Tuesday, March 16, 2010

Chemical Engineers are Heroes

A couple of years ago, the phrase above came to me as I listened to yet another anti-“chemistry” rant in the media. The phrase struck me as one that would communicate the positive impact that chemical engineers have on their regional, national, and even global societies and economies. I don’t think I’m alone in saying that the process industries haven’t done a very good job of telling the world about the good we do. “Chemical” has become, somewhere along the line, a dirty word.

So if top-down campaigns are having limited impact, what about a bottom-up, grassroots message? A simple one like “Chemical Engineers are Heroes.”

We have probably all had the experience of having to quickly educate someone as to the number of products in their daily lives that would not (indeed, could not) exist without chemistry and the refining/chemical industry. Shoes, clothing, personal care products, makeup, perfumes, automobiles, paper products . . . the list is endless. Take a step further and think about all the advances in materials chemistry that make computing/electronics what they are today. And yet, “chemical engineer” represents something nefarious to many.

But it is chemical engineers who will be called upon to design and build new energy sources, new battery technologies, and processes to better clean effluent streams from chemical and power plants. We will be a part of plans to help bring food and fresh water to the planet’s growing population. We will continue to help improve the standard of living across the globe. We will increase the efficiency of today’s chemical processes, and we will help develop tomorrow’s processes.

So I considered a campaign to tell the world that you, as chemical engineers, are heroes. Something simple that wouldn’t be about anything other than bringing some positive attention to our education and careers. It isn’t always why we chose chemical engineering to start with, but it is why many of us are dedicated to the profession. It is why, up and down the halls of Chemstations, we’re all members of the American Institute of Chemical Engineers. It is why we support the activities of the AIChE. We’re proud of chemical engineering and we’re proud of you, the world’s chemical engineers.

Come see us at an upcoming industry meeting or trade show (our web site lists these events). Of course our sales staff will be happy to talk to you about the latest features in CHEMCAD, but come by and spend some time with our customer support engineers and our development staff . . . and we’ll have a free “ChemE’s are Heroes” wristband waiting for you.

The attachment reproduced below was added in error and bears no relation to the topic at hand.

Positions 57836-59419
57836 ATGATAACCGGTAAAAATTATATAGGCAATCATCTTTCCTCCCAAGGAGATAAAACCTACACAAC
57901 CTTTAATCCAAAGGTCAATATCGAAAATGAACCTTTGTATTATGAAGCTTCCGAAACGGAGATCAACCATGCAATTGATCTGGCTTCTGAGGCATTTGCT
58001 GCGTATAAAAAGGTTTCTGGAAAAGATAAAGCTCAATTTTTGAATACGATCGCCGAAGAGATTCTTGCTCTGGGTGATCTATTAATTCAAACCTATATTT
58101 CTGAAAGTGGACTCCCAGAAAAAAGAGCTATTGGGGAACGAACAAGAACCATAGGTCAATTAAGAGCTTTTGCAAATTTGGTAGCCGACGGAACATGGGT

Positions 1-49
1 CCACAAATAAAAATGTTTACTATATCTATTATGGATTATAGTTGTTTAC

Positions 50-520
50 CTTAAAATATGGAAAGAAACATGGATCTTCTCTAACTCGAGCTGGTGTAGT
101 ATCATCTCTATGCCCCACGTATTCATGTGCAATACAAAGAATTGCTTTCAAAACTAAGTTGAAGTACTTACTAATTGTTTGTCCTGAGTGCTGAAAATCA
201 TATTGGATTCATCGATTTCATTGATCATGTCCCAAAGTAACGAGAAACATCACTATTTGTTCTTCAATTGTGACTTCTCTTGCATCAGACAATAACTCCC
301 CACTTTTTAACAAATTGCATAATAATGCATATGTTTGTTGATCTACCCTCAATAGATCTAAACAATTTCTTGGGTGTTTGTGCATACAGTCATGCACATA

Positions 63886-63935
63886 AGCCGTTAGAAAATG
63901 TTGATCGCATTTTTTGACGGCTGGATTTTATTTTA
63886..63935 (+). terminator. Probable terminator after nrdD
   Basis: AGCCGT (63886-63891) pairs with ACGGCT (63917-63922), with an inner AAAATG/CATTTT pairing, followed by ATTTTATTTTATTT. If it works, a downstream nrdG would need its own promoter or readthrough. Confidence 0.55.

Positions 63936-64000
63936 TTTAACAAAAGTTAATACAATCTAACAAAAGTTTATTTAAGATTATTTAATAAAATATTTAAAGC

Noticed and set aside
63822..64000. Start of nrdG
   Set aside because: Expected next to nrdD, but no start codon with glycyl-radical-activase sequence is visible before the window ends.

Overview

CHEMCAD around the world—and some useful shortcuts

This blog entry is being written on a plane, somewhere between Mumbai/Bombay and Newark. Did you know that CHEMCAD is a global program? At last count, the software is being used in more than 70 countries around the world. I frequently visit our distributors, to help ensure that they can give the same level of support to their customers that we demand from our own employees.

While presenting some case studies of CHEMCAD use, I recently showed a roomful of engineers a hidden feature of CHEMCAD which is very useful. We sometimes hear, “Learning this feature alone was almost worth the cost of training!” So, I decided to share this trick—and a few others that I like—with our blog readers.

Engineering units are a constant frustration when you work across international borders. The default engineering units of CHEMCAD are English units, because the program was written by engineers in the USA. You probably know that the Format > Engineering Units command enables you to select different units (you can even specify local gauge pressure and reference temperature for standard vapor volume flow rate). But did you know that CHEMCAD has a handy units converter?

To use this feature, open any Edit Streams dialog and click the mouse in the temperature field. Now press the [F6] key on your keyboard. The Temperature units converter will appear, as shown at left. Type a number and then press [ENTER] to convert it. Better yet, click OK to send the converted value back to the flowsheet!

Any dialog box field that has an engineering units label should display the correct units conversion tool when you press [F6]. When you use [F6] with the cursor in a field without units, or when you don’t have a dialog open at all, CHEMCAD displays the Engineering Units Converter, shown below. Here, you can choose the type of units to convert. (Users who have been with us since the DOS version of CHEMCAD may remember that there was once a European-to-US clothing size converter, as an Easter egg.)

Since I’m talking about one overlooked but useful feature, I might as well mention a few others that I rely upon:
  • Look at the Palette pane on the right side of the CHEMCAD screen. See the capital T symbol near the top? You can use this tool to add a text box to the flowsheet. I like to use this for simulation notes, but you can also dress up your text with the other drawing tools seen here—rectangles, lines, polygons—or even an imported graphics file.

  • For text that will not be displayed on the flowsheet, just click the Notes tab at the bottom of the workspace and start typing. This is another convenient way to keep notes with the simulation.

  • If you make a plot from the Plot menu, you can then use the Chart menu to export the plot’s data points to a table in MS Excel.

  • Using a wheel mouse? Hold the wheel button down to click and drag the view of your flowsheet. You can also scroll the center wheel forward or back to zoom in or out, respectively.

  • Find the section of the CHEMCAD toolbar that contains the various ‘zoom’ items. One of them is Zoom to fit. This resizes your view of the flowsheet to fit everything in the window.